Intellectual feeling, considered in this respect, is wonder. Wonder is the attitude which the emotional nature spontane¬ ously assumes in front of a world of objects. ... Wonder is the first and the final expression of the individual as it finds a universe over against it.” " Wonder is the emotion experienced before all objective orders what¬ ever. ...
Amid a large body of scholarship, Arellano concentrates on the material objects that give rise to wonder in the novel. ... Arellano argues that García Márquez reverses the traditional trajectory of colonial objects of wonder when Melquíades travels with his display of technological items from the center to the periphery that ...doi:10.5070/t462033564 fatcat:wllgnhnyszgv5akvghfow4u5mi
The Philosophical Review
the object. ... The relation between wonder and admi- ration has already been indicated. It is manifest that surprise, astonishment, wonder, and curiosity are not feelings in reference to an object. ...
There are a growing number of publications arguing that if we had more wonder in social life, then its quality would be significantly improved, and that we therefore need an "ethics" or a "politics" of ... Second, wonder does potentially have a number of negative moral and politicaleffects, so social policies that put a premium on wonder may bring adverse consequences. ... What this means is that wonder makes us see a given object as a source of pleasure. ...doi:10.19195/1895-8001.15.2.4 fatcat:76ei2yviujdkxkb6tms6twss5e
Any animal may wonder or be surprised at the occurrence of any new or striking object, or at any great change in the appearance of any familiar object; but an animal never does feel wonder or astonishment ... If any new or striking object occurs in any of the physical trains of events, or any unusual change takes place in the general appearance of an object, we are asto- nished, we are surprised, we wonder. ...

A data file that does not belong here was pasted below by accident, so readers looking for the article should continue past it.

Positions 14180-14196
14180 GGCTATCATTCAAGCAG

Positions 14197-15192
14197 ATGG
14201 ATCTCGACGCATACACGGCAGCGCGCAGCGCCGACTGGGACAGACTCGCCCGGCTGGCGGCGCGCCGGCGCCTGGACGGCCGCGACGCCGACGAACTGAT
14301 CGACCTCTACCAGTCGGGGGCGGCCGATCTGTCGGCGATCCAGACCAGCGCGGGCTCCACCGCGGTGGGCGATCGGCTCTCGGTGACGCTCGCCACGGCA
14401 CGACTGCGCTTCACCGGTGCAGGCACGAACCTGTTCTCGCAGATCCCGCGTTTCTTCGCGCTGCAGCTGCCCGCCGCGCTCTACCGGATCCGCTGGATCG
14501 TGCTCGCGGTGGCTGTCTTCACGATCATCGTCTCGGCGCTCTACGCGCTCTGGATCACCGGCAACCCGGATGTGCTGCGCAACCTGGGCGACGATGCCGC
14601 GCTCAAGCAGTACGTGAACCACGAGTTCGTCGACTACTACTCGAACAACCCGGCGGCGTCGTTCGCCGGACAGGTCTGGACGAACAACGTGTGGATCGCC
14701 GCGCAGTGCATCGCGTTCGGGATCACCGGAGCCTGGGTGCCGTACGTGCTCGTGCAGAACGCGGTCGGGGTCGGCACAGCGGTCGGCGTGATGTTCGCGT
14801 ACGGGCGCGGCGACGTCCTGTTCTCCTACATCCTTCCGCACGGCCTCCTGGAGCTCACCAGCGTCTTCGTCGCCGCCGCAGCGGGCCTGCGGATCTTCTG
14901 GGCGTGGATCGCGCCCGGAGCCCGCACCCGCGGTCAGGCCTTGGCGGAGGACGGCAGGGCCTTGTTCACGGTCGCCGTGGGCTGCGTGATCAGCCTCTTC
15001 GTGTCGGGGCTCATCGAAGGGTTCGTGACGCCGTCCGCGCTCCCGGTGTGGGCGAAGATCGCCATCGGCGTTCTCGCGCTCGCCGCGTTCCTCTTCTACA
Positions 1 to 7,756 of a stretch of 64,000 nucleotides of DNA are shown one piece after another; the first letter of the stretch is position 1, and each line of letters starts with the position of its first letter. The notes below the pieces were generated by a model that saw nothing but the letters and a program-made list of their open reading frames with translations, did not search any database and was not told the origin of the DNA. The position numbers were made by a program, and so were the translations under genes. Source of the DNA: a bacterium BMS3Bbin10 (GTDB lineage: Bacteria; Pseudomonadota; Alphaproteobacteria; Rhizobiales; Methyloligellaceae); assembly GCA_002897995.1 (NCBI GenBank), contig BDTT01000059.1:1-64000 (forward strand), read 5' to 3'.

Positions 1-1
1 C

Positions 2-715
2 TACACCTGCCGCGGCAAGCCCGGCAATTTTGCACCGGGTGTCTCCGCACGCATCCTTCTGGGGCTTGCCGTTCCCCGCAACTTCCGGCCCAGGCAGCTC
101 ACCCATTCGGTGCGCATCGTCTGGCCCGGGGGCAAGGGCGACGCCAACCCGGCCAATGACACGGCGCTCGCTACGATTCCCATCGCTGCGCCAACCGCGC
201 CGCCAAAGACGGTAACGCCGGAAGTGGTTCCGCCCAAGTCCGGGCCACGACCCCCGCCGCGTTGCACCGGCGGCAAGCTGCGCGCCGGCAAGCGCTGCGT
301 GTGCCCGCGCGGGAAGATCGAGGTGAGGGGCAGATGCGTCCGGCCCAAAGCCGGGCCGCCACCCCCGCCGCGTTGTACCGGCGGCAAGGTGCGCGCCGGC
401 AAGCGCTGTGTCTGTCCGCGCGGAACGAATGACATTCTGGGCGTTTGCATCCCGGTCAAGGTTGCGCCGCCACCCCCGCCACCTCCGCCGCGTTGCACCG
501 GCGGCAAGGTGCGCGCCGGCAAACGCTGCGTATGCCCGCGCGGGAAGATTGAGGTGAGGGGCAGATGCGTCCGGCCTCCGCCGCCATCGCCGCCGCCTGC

The general appearance of the bowels, liver, Sic, was healthy-but on more minute investigation of the intestines, we found the jejunum affected with a species of the iliac passion, an introsusception. ... The abdominal muscles were removed in the usual manner, and a thorough examination of the viscera was made. ... By persons of better information, it was a wonder what his object could be, for he positively refused any remuneration. ...doi:10.1056/nejm183704050160903 fatcat:vubtyfmi2vbolikm4fsvtvktkq
Literary Cultures and Eighteenth-Century Childhoods
In turn, the affective state that these objects inspire is far from the kind of wonder that, in Stephen Greenblatt's words, 'depends upon a suspension or failure of categories' and leads to a moment of ... As Daston and Park argue, wonder was not expelled by an age of reason; rather it 'shifted its objects and altered its texture almost beyond recognition'. 28 In her reassessment the realist mode of the ...doi:10.1007/978-3-319-94737-2_10 fatcat:hwtnv7z2urhdlgn5m5qfx37qr4
Jesse Prinz has recently proposed a reductionistic version of sentimentalist aesthetics, suggesting that it is the discrete feeling of wonder that makes an experience aesthetic. ... Contrasting Prinz's focus on a single emotion, we argue that an aesthetic experience is rudimentarily composed of a plurality of emotions. ... Wondering about Aesthetic Wonder The aim of this section is to offer objections to Prinz's theory, in particular, his emphasis on wonder as the foundation of aesthetic experience. ...doi:10.33134/eeja.212 fatcat:m3e7zfly5rcndi4pw6whffbfwe